School buses seen as vital pollution-reduction step

By Kevin Beese Staff reporter

This story is part of Chronicle Media’s ongoing series looking at how funds from the Volkswagen settlement could be used to affect Illinois air quality.

Helping school districts and bus companies in the state replace older buses is part of the Illinois Environmental Protection Agency’s plan for allocating $108 million in funds from the Volkswagen settlement to improve air quality. (Photo by Georgewuzheer)

Michelle Hoppe Villegas uses more oven cleaner than the average person. That’s because she also regularly uses it on her windows.

That is the only remedy the resident of Chicago’s Lincoln Park neighborhood has found for getting the layers of diesel exhaust from nearby idling school buses off her windows.

“I can tell you what it’s like to live with the diesel from school buses,” Villegas said.

She said she worries about the long-term health impact that the buses idling at nearby Abraham Lincoln Elementary School will have on her children. She wonders if the bricks on her building can be discolored from the nearby diesel exhaust, what is that same exhaust doing to the health of her family members.

“Little is known about the cost of living around diesel exhaust,” Villegas said. “What impact is this going to have on my kids?”

Even though she regularly keeps the window sealed, the smell of diesel exhaust seeps into the bedrooms of her third-floor residence, she said. Villegas noted that even at the end of the day when putting her kids to bed when they were little, diesel fumes would still be in their bedrooms.

“I’m concerned about them breathing toxins,” Villegas said.

Villegas was one of more than 40 speakers at a recent Illinois Environmental Protection Agency outreach session seeking input on how the state’s portion of the Volkswagen settlement should be spent.

She said using the state’s settlement of $108 million to replace buses and other large-engine polluters is the way to go.

“You can have a big impact with commercial vehicles,” Villegas told IEPA officials at a May 30 hearing in Chicago. “That would have the most benefit on the most people in the city of Chicago.”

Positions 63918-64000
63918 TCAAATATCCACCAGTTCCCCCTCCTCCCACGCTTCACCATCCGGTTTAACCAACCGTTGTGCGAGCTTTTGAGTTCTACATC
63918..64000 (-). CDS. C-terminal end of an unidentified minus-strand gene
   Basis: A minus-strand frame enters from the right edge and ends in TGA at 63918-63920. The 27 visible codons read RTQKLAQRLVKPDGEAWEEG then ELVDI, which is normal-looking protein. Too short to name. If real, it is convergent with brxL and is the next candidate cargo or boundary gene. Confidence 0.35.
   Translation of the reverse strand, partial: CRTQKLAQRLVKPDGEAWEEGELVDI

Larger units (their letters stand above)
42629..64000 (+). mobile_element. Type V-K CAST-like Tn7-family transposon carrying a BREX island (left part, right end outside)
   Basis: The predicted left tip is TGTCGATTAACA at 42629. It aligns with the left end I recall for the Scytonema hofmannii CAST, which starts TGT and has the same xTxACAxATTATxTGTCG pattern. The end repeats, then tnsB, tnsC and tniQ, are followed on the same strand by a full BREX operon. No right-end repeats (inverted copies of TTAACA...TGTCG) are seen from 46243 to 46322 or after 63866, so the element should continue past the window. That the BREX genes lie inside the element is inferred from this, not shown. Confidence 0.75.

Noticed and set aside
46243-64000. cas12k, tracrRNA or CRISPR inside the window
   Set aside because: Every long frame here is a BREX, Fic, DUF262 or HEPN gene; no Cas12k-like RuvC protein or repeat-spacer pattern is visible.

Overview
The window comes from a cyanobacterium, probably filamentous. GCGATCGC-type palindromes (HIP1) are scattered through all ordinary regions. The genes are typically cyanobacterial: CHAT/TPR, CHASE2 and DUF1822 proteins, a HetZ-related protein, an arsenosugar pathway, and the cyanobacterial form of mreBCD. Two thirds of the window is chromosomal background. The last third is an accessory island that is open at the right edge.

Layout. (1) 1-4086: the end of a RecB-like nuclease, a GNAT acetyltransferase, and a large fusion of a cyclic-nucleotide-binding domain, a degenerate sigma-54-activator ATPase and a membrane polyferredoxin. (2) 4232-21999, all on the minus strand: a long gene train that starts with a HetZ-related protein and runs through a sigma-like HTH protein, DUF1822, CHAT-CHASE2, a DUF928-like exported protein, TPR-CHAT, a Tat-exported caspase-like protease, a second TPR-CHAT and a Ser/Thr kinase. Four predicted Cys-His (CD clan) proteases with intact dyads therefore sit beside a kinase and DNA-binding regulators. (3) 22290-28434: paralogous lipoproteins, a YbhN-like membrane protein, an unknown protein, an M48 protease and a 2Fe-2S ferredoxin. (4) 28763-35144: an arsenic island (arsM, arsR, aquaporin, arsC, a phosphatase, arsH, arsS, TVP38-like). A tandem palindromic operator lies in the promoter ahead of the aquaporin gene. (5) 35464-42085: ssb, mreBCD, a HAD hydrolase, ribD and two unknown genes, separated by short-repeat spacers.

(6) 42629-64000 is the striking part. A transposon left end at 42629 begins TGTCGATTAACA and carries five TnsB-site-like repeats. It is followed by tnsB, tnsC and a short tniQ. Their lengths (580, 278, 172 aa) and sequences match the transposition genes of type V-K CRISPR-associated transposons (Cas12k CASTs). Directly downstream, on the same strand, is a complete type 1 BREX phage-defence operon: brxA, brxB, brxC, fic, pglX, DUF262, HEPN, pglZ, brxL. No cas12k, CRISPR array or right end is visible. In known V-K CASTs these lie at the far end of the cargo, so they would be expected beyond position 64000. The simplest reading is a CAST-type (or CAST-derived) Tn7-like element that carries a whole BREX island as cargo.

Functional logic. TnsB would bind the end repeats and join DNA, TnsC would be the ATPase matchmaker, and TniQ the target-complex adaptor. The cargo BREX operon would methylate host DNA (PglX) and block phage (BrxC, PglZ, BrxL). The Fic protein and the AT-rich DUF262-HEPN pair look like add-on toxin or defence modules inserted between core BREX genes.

The IEPA is trying to figure out just how to spend that $108 million it will receive from the Volkswagen deal to affect air quality across the state.

Illinois is getting the money as part of a multi-billion-dollar national settlement VW came to with the federal government for violations of the Clean Air Act. VW publicly admitted to installing “defeat devices” in certain diesel vehicles, causing the vehicles to operate differently during emission testing compared with normal operations, circumventing federal vehicle emission standards.

In its initial plan, the IEPA allocated 65 percent of the settlement money for off-road efforts such as incentives for transit agencies like Metra and other larger creators of air pollution, such as tug boats, to get new, cleaner equipment. The state agency said it is trying to have the most immediate impact on air quality with such a move.

The national settlement allows for up to 15 percent of individual states’ settlement funds to go toward electric vehicle infrastructure. The IEPA, in its initial allocation plan, has no money allocated for EV infrastructure, a move that many environmental advocates in the state see as short-sighted.

“The plan focuses on short-term benefits. It is too heavily weighted toward off-road efforts,” said Jen Walling, executive director of the Illinois Environmental Council, which represents nearly 80 environmental groups. “The IEPA does not seem to have considered the longer-term benefits.”

IEPA officials have said that they will consider possible tweaks to the spending plan from the input from three public outreach sessions across the state as well as 1,600 comments given on an IEPA survey about the allocation of settlement funds.

The state regulatory agency would allocate VW funds in three rounds over 10 years based on a scoring system yet to be created, according to Brad Frost of the IEPA’s Office of Community Relations.

Villegas feels that the IEPA can take a huge step toward improving the health of children and people living near schools by providing a substantial amount of settlement funds for electric buses.

“You can have a huge impact on transportation by having school buses go from diesel to electric,” Villegas said. “That would be great.”

Right now, the IEPA plan requires a 25 percent match for school districts seeking to replace buses while private school bus companies would have a 50 percent match requirement.

Some individuals have said such a plan hurts school districts that don’t have their own bus fleets and farm out their bus transportation service to a private entity. The IEPA has said it would examine the issue further.





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